Now that Harley Davidson has shut down its Buell brand and sold off MV Agusta, it can focus on its core business. Buell made high performance sportbikes to appeal to younger riders, but the brand only sold 135,000 bikes since it was started by Erik Buell in 1983. In 2008 Harley bought MV Agusta to increase company penetration in Europe, but then turned around and sold the Italian motorcycle company this fall.
I would say Harley was hoping these bikes would appeal to a new generation of riders, as the buyers of Harley Davidsons have an average age of 47. Harley had hoped that the V-rod would appeal to younger buyers, but it has not been the best seller among the under 40 crowd. Those crazy kids all gravitate to the Japanese crotch rockets, and then go out and ride them like “King Kiyo”. Sadly most do not have half the riding skill of the British Superbike champion. Will those that survive someday gravitate to the more docile V-Twins of their fathers? If they do, will the move to Harley or will they choose the Japanese counterpart made by the same company as their sport bike?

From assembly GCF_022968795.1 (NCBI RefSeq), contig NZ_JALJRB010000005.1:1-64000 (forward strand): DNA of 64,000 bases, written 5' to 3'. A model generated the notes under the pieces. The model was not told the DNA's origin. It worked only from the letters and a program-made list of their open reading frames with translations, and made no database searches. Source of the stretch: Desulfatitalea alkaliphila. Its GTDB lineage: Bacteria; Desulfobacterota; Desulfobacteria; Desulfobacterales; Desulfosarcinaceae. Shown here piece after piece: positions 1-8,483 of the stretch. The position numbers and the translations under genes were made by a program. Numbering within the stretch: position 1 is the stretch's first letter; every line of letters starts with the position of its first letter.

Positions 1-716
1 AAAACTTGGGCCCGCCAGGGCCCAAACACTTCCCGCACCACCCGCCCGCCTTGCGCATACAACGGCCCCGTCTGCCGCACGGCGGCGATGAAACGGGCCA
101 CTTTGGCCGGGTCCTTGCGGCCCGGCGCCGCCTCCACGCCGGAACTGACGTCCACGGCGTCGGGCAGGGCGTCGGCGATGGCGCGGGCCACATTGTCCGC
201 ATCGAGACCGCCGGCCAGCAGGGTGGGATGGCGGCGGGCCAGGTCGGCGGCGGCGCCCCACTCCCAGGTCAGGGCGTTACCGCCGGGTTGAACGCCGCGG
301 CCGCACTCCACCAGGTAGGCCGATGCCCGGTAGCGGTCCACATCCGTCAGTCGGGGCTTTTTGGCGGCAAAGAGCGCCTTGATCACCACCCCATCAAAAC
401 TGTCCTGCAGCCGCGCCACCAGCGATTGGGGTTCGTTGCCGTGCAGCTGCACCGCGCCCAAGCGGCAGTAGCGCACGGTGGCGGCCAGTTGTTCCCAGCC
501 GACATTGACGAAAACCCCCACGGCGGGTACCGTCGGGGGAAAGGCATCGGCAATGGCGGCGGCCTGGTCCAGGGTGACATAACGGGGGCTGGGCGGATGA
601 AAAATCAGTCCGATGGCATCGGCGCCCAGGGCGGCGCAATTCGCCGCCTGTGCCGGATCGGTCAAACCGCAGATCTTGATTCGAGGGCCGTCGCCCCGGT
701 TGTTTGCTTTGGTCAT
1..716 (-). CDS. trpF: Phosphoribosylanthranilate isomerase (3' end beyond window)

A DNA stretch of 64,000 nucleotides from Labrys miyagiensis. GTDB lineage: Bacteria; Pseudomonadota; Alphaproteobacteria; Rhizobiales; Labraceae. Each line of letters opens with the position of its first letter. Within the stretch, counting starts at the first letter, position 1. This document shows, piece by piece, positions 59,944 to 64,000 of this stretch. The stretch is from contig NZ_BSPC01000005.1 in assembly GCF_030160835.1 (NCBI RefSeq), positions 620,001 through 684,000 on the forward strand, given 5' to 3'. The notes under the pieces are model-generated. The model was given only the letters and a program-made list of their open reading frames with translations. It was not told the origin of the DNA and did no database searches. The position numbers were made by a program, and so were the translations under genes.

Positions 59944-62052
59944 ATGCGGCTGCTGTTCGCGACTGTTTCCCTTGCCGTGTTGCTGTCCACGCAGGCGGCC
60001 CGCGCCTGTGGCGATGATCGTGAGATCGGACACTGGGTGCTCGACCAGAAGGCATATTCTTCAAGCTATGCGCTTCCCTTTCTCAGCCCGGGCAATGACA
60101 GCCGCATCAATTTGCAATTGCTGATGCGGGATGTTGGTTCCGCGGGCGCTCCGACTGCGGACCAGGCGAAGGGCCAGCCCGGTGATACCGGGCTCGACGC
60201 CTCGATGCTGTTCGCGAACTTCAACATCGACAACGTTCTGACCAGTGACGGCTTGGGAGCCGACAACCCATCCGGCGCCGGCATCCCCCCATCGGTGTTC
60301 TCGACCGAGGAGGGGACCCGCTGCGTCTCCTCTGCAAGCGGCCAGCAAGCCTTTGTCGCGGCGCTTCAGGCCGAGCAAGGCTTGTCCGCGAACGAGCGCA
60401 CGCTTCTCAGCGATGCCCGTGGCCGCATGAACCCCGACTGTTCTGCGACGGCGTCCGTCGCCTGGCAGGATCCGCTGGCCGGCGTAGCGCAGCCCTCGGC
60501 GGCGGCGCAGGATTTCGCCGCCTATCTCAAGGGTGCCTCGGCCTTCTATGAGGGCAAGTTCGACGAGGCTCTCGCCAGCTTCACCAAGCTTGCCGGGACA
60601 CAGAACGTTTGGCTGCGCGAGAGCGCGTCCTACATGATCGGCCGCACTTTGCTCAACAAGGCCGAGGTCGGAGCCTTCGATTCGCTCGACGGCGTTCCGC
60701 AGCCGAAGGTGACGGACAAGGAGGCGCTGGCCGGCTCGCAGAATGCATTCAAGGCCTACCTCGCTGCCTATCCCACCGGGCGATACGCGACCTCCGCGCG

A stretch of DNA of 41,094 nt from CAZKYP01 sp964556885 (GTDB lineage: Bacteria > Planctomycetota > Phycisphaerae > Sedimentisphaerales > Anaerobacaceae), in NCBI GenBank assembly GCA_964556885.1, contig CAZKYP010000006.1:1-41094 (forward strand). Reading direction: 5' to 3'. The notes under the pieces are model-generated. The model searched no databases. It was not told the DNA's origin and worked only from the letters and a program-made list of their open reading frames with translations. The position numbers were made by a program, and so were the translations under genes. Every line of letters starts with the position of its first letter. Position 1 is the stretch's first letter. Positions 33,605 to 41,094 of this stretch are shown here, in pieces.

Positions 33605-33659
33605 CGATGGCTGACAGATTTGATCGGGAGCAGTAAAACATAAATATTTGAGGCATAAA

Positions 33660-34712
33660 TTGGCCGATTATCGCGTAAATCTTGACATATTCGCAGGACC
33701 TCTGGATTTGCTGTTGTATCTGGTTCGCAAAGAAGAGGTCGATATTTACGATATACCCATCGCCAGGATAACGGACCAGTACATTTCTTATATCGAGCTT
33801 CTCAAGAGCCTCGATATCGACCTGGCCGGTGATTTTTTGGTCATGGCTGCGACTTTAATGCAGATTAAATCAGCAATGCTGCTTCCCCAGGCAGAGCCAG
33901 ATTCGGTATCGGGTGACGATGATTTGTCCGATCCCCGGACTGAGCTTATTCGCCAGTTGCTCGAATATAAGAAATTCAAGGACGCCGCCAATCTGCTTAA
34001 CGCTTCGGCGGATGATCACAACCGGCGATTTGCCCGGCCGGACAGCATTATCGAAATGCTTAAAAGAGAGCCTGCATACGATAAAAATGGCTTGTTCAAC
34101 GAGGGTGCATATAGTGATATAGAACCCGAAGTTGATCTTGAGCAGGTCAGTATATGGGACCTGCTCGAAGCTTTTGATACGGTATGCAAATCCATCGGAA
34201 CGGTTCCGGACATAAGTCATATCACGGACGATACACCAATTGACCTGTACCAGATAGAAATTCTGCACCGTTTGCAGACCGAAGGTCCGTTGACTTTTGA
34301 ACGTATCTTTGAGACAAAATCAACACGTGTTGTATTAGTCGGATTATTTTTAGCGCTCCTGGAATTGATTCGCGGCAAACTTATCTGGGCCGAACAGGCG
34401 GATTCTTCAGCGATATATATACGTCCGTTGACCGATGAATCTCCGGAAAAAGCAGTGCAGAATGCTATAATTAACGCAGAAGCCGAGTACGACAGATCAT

The average Harley rider, being over 45, grew up in a household that probably had American automobiles, and has always believed Americans should buy American products. The under 40 crowd has mostly rejected the “buy American” mantra. They choose to drive Hondas, Toyotas and Mitsubishis. Those that ride motorcycles choose to ride Hondas, Kawasakis, Yamahas, and Suzukis. They don’t feel compelled to buy any product just because it is American made. I see this daily in the attitudes of my 20-something family members and their peers.
I think many who are 27 today and riding sport bikes will be riding when they are 47 though for most it won’t be a sport bike. Will it be a Harley or a Japanese cruiser?
So what is an American motorcycle company to do? Harley has to find a way to appeal to this demographic. Otherwise, Harley might find itself in the same situation the American Automakers are in today.